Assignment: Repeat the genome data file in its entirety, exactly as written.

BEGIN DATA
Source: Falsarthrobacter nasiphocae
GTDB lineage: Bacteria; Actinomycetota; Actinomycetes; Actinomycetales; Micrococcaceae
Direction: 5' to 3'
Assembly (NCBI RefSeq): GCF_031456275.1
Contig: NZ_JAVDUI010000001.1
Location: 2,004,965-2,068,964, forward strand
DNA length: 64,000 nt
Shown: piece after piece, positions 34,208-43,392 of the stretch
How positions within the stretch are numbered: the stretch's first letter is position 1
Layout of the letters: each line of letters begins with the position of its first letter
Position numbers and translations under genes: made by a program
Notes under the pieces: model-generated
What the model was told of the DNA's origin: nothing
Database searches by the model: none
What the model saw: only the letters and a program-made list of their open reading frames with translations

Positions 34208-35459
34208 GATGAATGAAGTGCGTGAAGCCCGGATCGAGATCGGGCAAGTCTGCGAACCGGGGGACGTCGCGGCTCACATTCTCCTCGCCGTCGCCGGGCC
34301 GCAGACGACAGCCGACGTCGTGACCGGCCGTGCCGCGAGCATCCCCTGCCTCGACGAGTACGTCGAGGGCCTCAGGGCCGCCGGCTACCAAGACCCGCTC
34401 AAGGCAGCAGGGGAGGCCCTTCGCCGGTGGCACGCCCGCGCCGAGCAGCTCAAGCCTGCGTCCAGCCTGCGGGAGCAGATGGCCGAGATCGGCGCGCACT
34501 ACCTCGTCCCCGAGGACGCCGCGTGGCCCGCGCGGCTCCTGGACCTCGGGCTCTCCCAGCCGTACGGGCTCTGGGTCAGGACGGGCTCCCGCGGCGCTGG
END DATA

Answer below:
Source: Falsarthrobacter nasiphocae
GTDB lineage: Bacteria; Actinomycetota; Actinomycetes; Actinomycetales; Micrococcaceae
Direction: 5' to 3'
Assembly (NCBI RefSeq): GCF_031456275.1
Contig: NZ_JAVDUI010000001.1
Location: 2,004,965-2,068,964, forward strand
DNA length: 64,000 nt
Shown: piece after piece, positions 34,208-43,392 of the stretch
How positions within the stretch are numbered: the stretch's first letter is position 1
Layout of the letters: each line of letters begins with the position of its first letter
Position numbers and translations under genes: made by a program
Notes under the pieces: model-generated
What the model was told of the DNA's origin: nothing
Database searches by the model: none
What the model saw: only the letters and a program-made list of their open reading frames with translations

Positions 34208-35459
34208 GATGAATGAAGTGCGTGAAGCCCGGATCGAGATCGGGCAAGTCTGCGAACCGGGGGACGTCGCGGCTCACATTCTCCTCGCCGTCGCCGGGCC
34301 GCAGACGACAGCCGACGTCGTGACCGGCCGTGCCGCGAGCATCCCCTGCCTCGACGAGTACGTCGAGGGCCTCAGGGCCGCCGGCTACCAAGACCCGCTC
34401 AAGGCAGCAGGGGAGGCCCTTCGCCGGTGGCACGCCCGCGCCGAGCAGCTCAAGCCTGCGTCCAGCCTGCGGGAGCAGATGGCCGAGATCGGCGCGCACT
34501 ACCTCGTCCCCGAGGACGCCGCGTGGCCCGCGCGGCTCCTGGACCTCGGGCTCTCCCAGCCGTACGGGCTCTGGGTCAGGACGGGCTCCCGCGGCGCTGG